The biggest obstacle to comparison in sports is time. Measuring one player against another is nearly impossible if the two competed in entirely different eras. Try comparing Doak Walker and Reggie Bush, two of the best running backs in college football history, and you wouldn’t know where to start—though it’s hard to believe Bush wouldn’t have the edge in the open field.
The same is true of teams. There’s little common ground to anchor a comparison of today’s teams with ones from the 1950s or ’60s, when pass plays were scarce and some teams still hadn’t integrated their rosters. So comparing this year’s Alabama team with, say, the national title-winning 1961 Crimson Tide is a futile exercise.
Comparing this year’s Alabama team with the last four Alabama teams to go all the way is a little easier, partly because they all occupied the same 10-year span and partly because there’s another anchor: Nick Saban, who has led the Tide to an unprecedented five national championships over his 11 years in Tuscaloosa, with the first one coming after the 2009 season. While Alabama’s SEC foes haven’t achieved the same level of consistency, the similarities between the dominant Tide teams under Saban in terms of style, personnel and strength of schedule lend themselves well to comparison. While we have no idea what a matchup between the 2017 and 1961 squad would look like, it’s not particularly hard to imagine a matchup between this year’s team and 2009’s. Thus, a ranking of the five Saban-led Alabama national title teams is, while patently subjective and speculative in nature, possible. Here it is.
Key Contributors: Greg McElroy, Mark Ingram, Trent Richardson, Julio Jones, Rolando McClain, Mark Barron, Javier Arenas
The only of Saban’s five title-winning Tide teams to go undefeated was the first one. The season started with a tough 34–24 win over No. 7 Virginia Tech in Atlanta, but the Tide would play only two close games the rest of the season. Led by a two-headed backfield monster of Heisman winner Mark Ingram and Trent Richardson and boosted by a wiry sophomore wide receiver named Julio Jones, this team got better as the year went on and really asserted its dominance toward the end of the season, when the games were supposed to get tighter. In the SEC title game against Tim Tebow and top-ranked Florida, the Tide coasted to a 32–13 victory. A month later, in the BCS title game against Texas, they knocked out Longhorns quarterback Colt McCoy in the first quarter and cruised to a 37–21 victory. That’s two consecutive victories in matchups of that nation’s No. 1 and No. 2 teams by a combined 37 points. Not too shabby.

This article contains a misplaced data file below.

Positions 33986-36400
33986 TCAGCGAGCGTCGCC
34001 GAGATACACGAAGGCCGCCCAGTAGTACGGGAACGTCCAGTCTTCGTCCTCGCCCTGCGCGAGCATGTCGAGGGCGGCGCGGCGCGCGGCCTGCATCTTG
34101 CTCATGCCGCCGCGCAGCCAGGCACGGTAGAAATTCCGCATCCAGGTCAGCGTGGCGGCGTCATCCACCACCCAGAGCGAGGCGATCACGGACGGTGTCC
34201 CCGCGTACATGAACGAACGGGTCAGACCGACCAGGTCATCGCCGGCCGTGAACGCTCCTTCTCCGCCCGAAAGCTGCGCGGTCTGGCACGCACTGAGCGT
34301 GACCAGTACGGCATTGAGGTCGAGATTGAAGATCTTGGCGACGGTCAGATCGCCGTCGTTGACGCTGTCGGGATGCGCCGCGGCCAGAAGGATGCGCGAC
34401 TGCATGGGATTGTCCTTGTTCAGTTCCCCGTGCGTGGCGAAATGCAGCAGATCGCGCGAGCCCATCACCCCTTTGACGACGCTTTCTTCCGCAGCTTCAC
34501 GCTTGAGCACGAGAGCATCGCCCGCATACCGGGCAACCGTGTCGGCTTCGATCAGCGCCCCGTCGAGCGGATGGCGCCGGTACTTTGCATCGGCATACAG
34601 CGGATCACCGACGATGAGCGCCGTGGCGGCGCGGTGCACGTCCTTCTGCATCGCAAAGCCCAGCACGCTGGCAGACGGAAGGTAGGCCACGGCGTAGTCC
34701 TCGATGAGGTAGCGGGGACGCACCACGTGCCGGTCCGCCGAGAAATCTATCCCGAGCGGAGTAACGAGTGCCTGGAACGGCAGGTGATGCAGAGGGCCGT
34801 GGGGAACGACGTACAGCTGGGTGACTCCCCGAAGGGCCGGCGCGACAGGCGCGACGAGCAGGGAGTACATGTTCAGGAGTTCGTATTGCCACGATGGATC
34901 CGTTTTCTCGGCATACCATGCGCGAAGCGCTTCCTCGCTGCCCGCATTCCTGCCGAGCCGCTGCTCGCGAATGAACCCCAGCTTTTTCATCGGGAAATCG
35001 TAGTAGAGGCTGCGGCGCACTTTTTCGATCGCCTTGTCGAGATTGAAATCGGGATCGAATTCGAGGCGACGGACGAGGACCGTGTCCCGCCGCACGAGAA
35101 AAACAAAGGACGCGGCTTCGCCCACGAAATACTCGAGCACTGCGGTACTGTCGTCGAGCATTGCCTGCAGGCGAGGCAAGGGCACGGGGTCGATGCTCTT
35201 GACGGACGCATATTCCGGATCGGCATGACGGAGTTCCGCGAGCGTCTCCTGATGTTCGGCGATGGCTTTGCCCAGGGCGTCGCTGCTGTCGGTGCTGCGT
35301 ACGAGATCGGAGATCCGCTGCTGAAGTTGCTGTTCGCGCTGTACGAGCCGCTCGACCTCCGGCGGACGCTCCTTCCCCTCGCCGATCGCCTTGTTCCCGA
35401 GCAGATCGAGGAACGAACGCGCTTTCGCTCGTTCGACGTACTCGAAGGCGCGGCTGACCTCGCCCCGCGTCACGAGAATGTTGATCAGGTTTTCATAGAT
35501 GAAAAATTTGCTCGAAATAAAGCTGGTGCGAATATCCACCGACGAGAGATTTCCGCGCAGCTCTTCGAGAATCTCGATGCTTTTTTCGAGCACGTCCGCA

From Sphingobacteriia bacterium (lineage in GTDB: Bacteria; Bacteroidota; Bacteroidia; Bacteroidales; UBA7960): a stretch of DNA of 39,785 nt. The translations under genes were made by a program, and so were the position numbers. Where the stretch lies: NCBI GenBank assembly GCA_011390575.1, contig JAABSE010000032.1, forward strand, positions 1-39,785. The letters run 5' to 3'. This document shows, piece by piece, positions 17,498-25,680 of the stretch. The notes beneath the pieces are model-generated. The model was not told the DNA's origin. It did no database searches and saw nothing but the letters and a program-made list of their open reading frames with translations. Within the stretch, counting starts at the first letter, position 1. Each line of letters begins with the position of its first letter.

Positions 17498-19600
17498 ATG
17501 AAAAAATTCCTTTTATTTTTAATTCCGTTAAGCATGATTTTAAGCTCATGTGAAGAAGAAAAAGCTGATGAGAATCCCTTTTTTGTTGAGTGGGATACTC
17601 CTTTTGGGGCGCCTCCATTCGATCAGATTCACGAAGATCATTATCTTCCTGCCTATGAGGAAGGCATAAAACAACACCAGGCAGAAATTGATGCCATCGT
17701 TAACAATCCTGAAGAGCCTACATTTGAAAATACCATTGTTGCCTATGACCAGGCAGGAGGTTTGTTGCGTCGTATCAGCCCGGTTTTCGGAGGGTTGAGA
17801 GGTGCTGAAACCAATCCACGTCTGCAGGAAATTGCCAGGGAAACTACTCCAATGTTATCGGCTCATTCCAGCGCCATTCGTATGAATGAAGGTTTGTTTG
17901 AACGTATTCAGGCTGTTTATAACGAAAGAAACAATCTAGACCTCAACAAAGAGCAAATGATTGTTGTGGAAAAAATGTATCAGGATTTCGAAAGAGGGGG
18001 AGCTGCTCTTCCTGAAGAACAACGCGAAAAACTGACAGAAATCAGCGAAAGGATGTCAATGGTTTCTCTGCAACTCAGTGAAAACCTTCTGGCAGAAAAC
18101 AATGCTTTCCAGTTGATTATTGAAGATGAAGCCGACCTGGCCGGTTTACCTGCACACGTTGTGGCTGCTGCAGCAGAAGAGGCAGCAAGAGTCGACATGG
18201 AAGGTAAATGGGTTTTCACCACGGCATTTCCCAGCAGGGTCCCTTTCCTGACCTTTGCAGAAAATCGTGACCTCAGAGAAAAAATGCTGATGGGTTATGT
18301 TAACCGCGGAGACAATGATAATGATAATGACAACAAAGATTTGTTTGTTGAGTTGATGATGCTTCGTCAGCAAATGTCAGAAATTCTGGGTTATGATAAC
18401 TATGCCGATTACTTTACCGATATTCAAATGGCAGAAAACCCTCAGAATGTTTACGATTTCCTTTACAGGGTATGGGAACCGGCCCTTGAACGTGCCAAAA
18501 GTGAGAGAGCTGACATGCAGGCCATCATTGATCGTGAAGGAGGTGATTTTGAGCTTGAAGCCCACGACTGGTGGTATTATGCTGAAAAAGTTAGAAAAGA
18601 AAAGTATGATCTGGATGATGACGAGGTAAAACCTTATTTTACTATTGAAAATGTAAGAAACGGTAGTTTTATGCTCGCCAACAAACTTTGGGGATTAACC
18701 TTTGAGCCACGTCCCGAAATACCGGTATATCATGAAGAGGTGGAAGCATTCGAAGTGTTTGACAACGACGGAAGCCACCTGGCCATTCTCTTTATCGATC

Loss: 9–6 vs. No. 1 LSU
Key contributors: AJ McCarron, Trent Richardson, Eddie Lacy, Brad Smelley, Dont’a Hightower, Mark Barron, Courtney Upshaw, Dee Milliner
Anchored by future first-rounders Dont’a Hightower, C.J. Mosley and Dre Kirkpatrick, the 2011 Alabama defense was one of the best in college football history. The unit gave up an average of just 8.2 points per game, a figure that was skewed by the 21 points allowed to Georgia Southern’s option offense. The Tide didn’t give up more than 14 points to an FBS team all season. Let that sink in. After losing 9–6 to No. 1 LSU, a Game of the Century that some loved and some couldn’t stay awake through, Saban got his revenge in the national title game by beating those same Tigers 21–0. In that game, LSU famously didn’t cross midfield until the fourth quarter. It was a fitting end to a season dominated by a defense that never budged.